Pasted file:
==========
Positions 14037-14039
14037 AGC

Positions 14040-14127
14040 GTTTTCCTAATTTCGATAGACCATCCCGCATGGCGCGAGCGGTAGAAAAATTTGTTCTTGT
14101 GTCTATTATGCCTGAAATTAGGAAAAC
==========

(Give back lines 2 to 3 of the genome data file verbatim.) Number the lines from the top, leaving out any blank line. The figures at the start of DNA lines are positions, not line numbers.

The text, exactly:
14037 AGC

Positions 14040-14127